From the Bush administration's perspective, trilateral cooperation makes good sense. New Delhi is a crucial part of the web of alliances it has with Japan, India, and Korea which — as Secretary of State Condoleezza Rice said at Tokyo's Sophia University last March — ensure that China plays a "positive role" in Asia. "[I]f China were simply untethered, simply operating without that strategic context," Ms. Rice had said, it may be likely to play a more "negative role."
As far as Japan-India defence exchanges are concerned, a trilateral element has already crept in because of Washington's decision to use Japan-based air assets for the `Cope India' joint exercises held in Kalaikunda, West Bengal last year. The F-16s that took part in the exercise came from the Misawa USAF base in Japan and the E-3 Awacs from the Kadena base. Not only did U.S. air force personnel come from Japan (and Guam and Hawaii) but six Indian Air Force personnel visited Misawa before the exercises to familiarise themselves with the F-16.
In general terms, the trilateral idea has two dimensions. At the military level, the United States would like to enhance the inter-operability of Asian forces loosely aligned with Washington. And at the political and strategic level, it would like to demonstrate that India, Japan, and the U.S. will provide the nucleus around which any emerging security architecture in Asia must be built. A precursor on both fronts was the short-lived but strategically crucial four-power naval initiative the U.S. launched with India, Japan, and Australia in the wake of the Asian tsunami. The selection of the three countries was not fortuitous. China and South Korea also had naval assets that could have been used in relief work but they were not asked to join. In their own way, the Chinese have taken note of the significance of the quartet.
At last year's naval commanders conference organised by the U.S. Pacific Command, the dominant theme for discussion was how to effect a defence transformation that would strengthen inter-operability between the U.S. Navy and friendly or allied navies like those of India, Japan, and Singapore. The purpose being mainly to deal with the so-called Chinese military and naval build-up and the development by Beijing of an "assassin's mace" type of capability. These discussions — which are still ongoing — parallel what is being attempted on the domestic political front in Japan since the March 1999 and December 2001 "suspicious boat incidents' and more specifically after the defence panel set up by Mr. Koizumi called for a smaller but more "functional" SDF.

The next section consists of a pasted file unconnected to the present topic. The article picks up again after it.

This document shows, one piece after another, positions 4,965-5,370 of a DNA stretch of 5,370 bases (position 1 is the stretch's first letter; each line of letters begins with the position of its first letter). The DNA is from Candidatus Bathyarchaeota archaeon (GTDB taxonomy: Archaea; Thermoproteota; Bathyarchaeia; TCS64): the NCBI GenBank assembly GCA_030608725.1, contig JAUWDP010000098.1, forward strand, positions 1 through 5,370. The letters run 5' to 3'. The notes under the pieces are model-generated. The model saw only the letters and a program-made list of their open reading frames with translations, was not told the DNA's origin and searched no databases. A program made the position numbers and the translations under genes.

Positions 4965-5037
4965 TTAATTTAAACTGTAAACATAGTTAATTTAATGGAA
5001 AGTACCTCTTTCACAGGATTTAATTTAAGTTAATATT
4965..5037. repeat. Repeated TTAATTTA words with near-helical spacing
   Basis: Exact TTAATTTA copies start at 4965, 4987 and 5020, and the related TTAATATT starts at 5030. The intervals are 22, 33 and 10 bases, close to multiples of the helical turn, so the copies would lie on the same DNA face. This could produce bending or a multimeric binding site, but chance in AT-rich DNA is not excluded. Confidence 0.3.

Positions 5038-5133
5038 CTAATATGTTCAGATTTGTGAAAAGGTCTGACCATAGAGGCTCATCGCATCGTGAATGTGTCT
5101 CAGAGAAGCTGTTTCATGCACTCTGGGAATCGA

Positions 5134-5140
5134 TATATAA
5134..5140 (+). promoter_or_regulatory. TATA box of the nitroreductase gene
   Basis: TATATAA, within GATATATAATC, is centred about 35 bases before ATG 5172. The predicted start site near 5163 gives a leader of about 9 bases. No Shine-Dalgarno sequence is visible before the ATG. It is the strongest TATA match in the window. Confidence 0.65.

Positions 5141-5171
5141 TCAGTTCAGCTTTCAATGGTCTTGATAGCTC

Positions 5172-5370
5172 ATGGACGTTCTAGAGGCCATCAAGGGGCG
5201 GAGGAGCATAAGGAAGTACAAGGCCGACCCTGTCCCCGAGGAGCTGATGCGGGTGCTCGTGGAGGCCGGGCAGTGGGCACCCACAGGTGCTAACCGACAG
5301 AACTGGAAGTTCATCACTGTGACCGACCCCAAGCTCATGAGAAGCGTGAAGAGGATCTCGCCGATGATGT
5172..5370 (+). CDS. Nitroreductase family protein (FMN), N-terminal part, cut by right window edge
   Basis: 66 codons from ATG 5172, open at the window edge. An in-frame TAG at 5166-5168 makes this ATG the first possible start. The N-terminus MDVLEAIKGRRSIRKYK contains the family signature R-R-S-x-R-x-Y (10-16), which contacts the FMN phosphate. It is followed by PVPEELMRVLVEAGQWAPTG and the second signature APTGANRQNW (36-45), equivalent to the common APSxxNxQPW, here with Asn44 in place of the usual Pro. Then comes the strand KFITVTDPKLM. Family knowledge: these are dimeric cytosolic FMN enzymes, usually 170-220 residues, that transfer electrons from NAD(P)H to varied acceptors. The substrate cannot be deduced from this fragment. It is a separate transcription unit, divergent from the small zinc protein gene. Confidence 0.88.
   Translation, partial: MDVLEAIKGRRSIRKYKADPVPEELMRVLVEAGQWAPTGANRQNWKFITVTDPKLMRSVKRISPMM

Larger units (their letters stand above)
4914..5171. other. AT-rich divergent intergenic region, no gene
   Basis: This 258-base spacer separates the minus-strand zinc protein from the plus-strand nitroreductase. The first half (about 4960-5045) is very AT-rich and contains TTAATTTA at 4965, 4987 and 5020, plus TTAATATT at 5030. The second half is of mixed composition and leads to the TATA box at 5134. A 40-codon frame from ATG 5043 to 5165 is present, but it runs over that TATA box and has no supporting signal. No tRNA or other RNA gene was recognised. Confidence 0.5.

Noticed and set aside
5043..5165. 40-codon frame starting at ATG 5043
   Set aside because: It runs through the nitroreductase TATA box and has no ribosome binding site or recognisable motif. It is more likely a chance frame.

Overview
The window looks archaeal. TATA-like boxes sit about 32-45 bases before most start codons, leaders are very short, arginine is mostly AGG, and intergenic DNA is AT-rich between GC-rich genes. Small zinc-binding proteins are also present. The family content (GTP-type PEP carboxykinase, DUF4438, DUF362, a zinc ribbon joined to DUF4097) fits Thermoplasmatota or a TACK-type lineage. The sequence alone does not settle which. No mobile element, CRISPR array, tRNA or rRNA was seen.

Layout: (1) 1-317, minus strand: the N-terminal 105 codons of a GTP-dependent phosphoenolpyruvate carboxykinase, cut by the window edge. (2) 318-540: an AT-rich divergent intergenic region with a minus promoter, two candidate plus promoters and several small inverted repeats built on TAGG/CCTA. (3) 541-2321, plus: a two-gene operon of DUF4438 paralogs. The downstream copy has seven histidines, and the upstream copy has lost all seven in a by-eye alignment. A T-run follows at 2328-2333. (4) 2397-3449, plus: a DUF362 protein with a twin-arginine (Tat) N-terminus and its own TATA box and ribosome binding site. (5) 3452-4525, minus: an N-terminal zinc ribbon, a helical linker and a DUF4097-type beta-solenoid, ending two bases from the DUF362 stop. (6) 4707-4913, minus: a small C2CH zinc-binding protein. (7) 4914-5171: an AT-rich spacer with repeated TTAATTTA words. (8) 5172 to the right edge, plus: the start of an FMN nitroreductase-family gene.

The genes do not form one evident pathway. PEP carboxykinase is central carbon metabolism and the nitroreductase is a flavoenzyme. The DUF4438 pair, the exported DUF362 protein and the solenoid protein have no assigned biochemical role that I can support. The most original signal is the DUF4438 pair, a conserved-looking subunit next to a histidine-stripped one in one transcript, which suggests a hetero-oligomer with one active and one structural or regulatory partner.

In its October 2004 document, "The vision for the future national security and defence capabilities," the panel also advocated a change in the constitutional principles that have prevented the Japanese military from playing a more pro-active or offensive role.
When Admiral Saito meets his Indian counterpart, he is likely to explain Japan's evolving defence policy. According to Japanese diplomats, he will focus on the "importance of the U.S. military presence in Asia, and their contribution to peace and security" as well as the "Chinese military build-up" and the situation in the Korean Peninsula. There will also be the usual plans of fleet visits and friendly maneouvres.
How to remain strategically engaged with Japan while also developing a strategic relationship with China and South Korea is a key diplomatic challenge that India will increasingly have to face up to. In its interaction with Japan, the Indian side needs to encourage a constructive approach to Asian security based on addressing current concerns as well as the lingering burdens of history.
Security, and maritime security in particular, is not a zero-sum game in which a select group of countries needs to band together and exclude others in a manner reminiscent of the Cold War. Cooperative security rather than containment is what Asia needs. This is the goal India and Japan should work with others in the continent to achieve.